The rally site at Gangnam Station was a clear representation of this trend, as some supporters of Lee were found carrying signs and posters denouncing Yoon for his possible links to shamanism, his prosecutorial career and his show of disloyalty against the liberal bloc and the Moon Jae-in administration.
Dolls made by a supporter of Lee Jae-myung are on display near Gangnam Station on Wednesday depicting Yoon Suk-yeol as a bear, his primary rival Rep. Hong Joon-pyo as a pig, former President Park Geun-hye as a chicken and her predecessor Lee Myung-bak as a rat. (Ko Jun-tae/The Korea Herald)
Dolls made by a supporter of Lee Jae-myung are on display near Gangnam Station on Wednesday depicting Yoon Suk-yeol as a bear, his primary rival Rep. Hong Joon-pyo as a pig, former President Park Geun-hye as a chicken and her predecessor Lee Myung-bak as a rat. (Ko Jun-tae/The Korea Herald)
One supporter displayed dolls depicting Yoon as a bear, his primary rival Rep. Hong Joon-pyo as a pig, former President Park Geun-hye as a chicken and her predecessor Lee Myung-bak as a rat. Some supporters carried signs that called for an end to the rule of the prosecution.

Of course, such tactics, speeches and performances are all too common in modern day elections. There has yet to be one completely free of defamatory remarks and displays.

Yoon’s supporters have also denounced and mocked Lee for pushing "populist" policies, having a criminal record and being "corrupt" based on past controversies.

"Where on earth can a development project that those investing 350 million won ($292,231) takes back close to 1 trillion won in return?" Yoon shouted to his supporters during his campaign event held in Cheongju, North Chungcheong Province, on Wednesday.

Yoon was alluding to allegations surrounding Lee and his aides for the controversial land development project in Seongnam, Gyeonggi Province, when Lee was mayor for the city. Yet he insisted his comments weren‘t intended to continue the smear campaign.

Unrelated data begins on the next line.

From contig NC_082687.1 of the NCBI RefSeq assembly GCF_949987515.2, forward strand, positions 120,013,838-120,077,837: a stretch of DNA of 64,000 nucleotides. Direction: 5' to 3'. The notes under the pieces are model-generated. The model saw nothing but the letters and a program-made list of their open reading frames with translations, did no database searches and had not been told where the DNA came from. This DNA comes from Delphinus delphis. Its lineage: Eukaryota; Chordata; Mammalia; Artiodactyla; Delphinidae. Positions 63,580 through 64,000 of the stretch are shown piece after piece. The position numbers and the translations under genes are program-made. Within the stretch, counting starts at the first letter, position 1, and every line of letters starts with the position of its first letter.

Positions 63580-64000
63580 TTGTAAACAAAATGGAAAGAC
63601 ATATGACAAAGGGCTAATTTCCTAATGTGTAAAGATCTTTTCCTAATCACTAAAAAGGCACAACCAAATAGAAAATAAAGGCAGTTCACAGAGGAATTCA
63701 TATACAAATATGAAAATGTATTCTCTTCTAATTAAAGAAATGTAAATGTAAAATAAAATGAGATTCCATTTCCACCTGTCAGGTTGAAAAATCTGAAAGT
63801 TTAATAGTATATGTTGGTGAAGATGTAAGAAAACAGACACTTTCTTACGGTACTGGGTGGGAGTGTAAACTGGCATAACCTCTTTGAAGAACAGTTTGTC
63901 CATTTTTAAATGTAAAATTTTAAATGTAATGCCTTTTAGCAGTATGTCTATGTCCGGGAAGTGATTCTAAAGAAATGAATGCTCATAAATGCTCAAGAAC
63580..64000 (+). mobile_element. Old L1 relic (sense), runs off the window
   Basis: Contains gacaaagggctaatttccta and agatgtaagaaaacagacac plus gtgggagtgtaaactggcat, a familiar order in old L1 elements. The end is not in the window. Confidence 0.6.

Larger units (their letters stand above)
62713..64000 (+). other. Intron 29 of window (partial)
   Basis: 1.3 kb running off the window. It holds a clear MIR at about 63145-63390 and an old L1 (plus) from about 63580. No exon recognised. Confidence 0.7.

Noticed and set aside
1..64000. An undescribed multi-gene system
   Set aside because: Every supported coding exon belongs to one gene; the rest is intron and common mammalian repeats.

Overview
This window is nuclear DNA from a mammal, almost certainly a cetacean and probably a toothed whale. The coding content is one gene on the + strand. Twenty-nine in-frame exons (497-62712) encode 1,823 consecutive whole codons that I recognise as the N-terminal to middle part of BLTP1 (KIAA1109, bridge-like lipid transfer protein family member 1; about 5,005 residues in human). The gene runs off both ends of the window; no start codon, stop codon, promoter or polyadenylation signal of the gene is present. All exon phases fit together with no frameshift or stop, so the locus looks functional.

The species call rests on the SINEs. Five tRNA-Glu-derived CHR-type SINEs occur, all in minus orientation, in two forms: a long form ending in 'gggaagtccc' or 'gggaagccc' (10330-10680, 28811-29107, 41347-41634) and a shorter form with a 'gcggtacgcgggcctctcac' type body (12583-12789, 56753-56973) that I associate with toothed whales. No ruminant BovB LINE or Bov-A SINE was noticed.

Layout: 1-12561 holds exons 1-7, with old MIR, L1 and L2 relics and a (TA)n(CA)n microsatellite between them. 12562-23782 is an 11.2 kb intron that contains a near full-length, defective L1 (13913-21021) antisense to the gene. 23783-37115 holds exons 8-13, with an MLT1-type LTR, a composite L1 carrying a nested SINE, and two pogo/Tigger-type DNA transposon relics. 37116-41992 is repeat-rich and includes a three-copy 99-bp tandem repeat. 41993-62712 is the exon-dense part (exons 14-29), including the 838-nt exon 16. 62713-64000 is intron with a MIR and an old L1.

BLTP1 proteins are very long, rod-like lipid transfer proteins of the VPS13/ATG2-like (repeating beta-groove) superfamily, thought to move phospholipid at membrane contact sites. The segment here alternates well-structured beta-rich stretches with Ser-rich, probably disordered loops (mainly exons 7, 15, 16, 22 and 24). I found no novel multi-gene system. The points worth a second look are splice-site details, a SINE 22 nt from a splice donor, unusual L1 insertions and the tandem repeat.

Supporters of the main opposition candidate mocked Lee and his wife in regards to power abuse allegations, claiming they are "parasites" for chipping away the tax income on unrelated personal matters like buying expensive meals with corporate cards.

But the Democratic Party of Korea's mudslinging on Wednesday was in stark contrast to what Lee suggested and promised to do before the press just weeks earlier.

"I understand that the people are deeply concerned with the 'negative' actions which have intensified during the presidential election," Lee said during a press conference held at the Democratic Party of Korea headquarters on Jan. 26.

"I, Lee Jae-myung, from now on will halt any 'negative' actions, and I ask the opposition bloc to join me."

That promise was certainly not kept, at least based on what was witnessed from Lee’s campaign officials and supporters at the scene. It was only a continuation of what Lee's and Yoon's campaign teams have done since the candidates won their parties’ nominations.

Yet Lee's campaign showed some respect toward striving for fair competition and discouraging foul play. There were moments of silence throughout the rally to pay condolences to the two campaign workers for Ahn Cheol-soo of the People's Party, who were found dead Wednesday.

During these moments of silence, all chanting and dancing ceased. Otherwise, the site was mostly filled with shouts and claps from supporters.

"Before I start this speech, we need to remember that everyone, even in a competition, is making his or her own efforts to bring better lives to the people of South Korea," Lee said before starting his speech.

"An unfortunate accident happened to campaign workers with candidate Ahn Cheol-soo. Before I make this speech, how about we take a moment of silence to express condolences to the deceased and their families?"

He then started his speech by emphasizing that people should remember that the government should not be working to fulfill the desire and greed of select groups -- indirectly referring to Yoon and his controversies.

Lee denounced Yoon during the speech for hinting in a recent media interview that his administration could start investigating into wrongdoings of the incumbent Moon administration.

"In today's difficult era, not using the power to change the world as provided, but rather resorting to use it for personal revenge reflects incompetency -- and this is a disaster that can damage our entire community," he said.

By Ko Jun-tae (ko.juntae@heraldcorp.com)
MOST POPULAR
LATEST NEWS
subscribe